Regularly plays: Golf.
Time off work: At least three-four times, this includes visiting his family home in Baroda.
Good health practices he has introduced at his workplace: P&G has a gym. Many managers go around with step counters to measure the number of steps walked a day. The canteen even has a special ‘health lunch’.
Personal health goals : He says he still needs to lose 8-10kg, though he tries to stay off sweets/desserts. Patel, however, ensures that his cholesterol level is under control through a combination of exercise, medication and red wine.
A special mantra: “I live by the motto—have fun.”
Key takeaways: Red wine in the diet, golf for mental relaxation, cardiovascular exercises for physical fitness, a breezy attitude to life, and taking rejuvenating breaks—at least three—every year.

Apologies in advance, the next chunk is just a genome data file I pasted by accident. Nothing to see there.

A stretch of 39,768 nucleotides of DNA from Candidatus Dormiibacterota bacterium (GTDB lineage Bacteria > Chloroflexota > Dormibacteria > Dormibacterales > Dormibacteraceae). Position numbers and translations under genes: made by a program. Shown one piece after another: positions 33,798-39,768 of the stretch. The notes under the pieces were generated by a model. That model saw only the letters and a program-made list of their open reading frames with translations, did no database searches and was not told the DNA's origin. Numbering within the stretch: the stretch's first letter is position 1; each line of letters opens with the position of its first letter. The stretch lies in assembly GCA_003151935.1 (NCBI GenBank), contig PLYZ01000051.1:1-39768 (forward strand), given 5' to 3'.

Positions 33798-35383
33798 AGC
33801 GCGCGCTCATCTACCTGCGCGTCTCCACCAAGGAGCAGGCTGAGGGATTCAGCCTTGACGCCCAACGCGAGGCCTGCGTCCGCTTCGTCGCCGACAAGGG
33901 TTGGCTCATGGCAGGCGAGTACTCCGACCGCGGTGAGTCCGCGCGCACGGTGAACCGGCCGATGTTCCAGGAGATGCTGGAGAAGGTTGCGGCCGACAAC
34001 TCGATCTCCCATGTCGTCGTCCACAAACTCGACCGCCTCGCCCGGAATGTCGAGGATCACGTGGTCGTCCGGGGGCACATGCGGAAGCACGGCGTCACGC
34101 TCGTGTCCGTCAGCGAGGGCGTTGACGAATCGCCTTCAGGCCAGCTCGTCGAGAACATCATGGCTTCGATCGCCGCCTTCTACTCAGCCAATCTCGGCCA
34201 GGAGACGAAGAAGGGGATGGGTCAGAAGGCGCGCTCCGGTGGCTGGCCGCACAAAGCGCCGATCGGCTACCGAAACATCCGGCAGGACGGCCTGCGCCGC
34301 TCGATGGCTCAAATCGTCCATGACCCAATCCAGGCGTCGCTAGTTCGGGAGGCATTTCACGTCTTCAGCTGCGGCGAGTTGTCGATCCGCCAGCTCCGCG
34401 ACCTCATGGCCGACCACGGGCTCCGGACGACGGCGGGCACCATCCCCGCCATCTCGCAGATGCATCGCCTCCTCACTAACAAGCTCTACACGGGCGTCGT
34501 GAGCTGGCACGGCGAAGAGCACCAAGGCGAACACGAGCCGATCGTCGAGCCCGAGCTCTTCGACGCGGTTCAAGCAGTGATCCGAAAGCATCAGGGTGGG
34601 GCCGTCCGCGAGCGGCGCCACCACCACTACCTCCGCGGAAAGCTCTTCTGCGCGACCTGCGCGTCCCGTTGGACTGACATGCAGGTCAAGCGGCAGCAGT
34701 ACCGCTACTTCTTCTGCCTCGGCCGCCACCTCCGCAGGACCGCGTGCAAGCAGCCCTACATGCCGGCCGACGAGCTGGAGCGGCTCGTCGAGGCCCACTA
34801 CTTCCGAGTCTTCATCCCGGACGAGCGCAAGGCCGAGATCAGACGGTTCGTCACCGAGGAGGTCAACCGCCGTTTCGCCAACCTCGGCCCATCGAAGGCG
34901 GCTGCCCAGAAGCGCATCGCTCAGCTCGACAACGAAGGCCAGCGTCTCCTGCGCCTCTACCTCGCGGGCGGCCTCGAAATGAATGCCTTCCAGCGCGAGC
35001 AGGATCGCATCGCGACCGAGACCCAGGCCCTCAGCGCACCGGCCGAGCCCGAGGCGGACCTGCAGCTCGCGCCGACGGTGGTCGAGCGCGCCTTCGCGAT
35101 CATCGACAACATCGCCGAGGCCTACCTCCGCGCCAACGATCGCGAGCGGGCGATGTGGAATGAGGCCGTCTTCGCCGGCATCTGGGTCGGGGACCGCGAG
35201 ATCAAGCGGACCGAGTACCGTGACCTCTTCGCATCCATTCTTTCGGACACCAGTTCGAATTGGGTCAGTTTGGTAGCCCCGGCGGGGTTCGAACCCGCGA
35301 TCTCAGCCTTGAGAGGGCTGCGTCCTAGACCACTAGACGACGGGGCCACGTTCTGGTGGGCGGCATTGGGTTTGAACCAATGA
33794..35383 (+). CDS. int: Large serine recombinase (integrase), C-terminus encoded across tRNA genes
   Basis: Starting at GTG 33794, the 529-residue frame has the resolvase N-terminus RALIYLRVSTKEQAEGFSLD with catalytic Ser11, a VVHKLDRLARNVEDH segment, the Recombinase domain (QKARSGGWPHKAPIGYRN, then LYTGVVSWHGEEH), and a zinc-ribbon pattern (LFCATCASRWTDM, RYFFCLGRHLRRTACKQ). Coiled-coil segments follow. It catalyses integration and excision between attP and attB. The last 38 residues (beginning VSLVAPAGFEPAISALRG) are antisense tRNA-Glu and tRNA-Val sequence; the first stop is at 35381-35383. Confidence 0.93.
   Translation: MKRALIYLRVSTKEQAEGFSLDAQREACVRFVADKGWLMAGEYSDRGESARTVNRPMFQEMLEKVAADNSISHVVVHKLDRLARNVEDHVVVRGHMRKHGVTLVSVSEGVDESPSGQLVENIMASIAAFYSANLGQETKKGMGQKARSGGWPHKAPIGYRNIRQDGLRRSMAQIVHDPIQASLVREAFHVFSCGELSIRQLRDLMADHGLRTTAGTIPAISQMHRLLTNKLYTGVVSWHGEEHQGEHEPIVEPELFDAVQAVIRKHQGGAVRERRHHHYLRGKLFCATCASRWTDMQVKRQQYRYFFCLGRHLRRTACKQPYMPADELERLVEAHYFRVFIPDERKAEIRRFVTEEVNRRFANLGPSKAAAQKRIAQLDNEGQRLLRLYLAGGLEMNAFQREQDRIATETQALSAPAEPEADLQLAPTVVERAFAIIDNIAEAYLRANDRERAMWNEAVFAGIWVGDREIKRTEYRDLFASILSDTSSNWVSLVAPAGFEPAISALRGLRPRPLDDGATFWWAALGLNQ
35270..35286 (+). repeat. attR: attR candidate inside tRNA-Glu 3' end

K.V.S. Manian, 46
CEO, Kotak Mahindra Bank, Mumbai
“Don’t take yourself too seriously,” is K.V.S. Manian’s attitude to work and life. His tips for investing in good health are these: Spend less time at the dining table, never slack off and seize time during travel for power naps.
K.V.S. Manian (Ashesh Shah/Mint)
Responsibilities: These include overseeing branch banking, direct banking and third-party distribution
A typical workday: 10-12 hours.
Social engagements: One or two a week.
A typical diet: “I have consciously restricted intake of very oily stuff and sweets. I prefer food that’s not too spicy, with lots of greens. If given a choice, I would prefer dal and rice or a plate of fruit to a buffet.”
Alcohol/cigarettes: “I do smoke. But am a very occasional drinker.”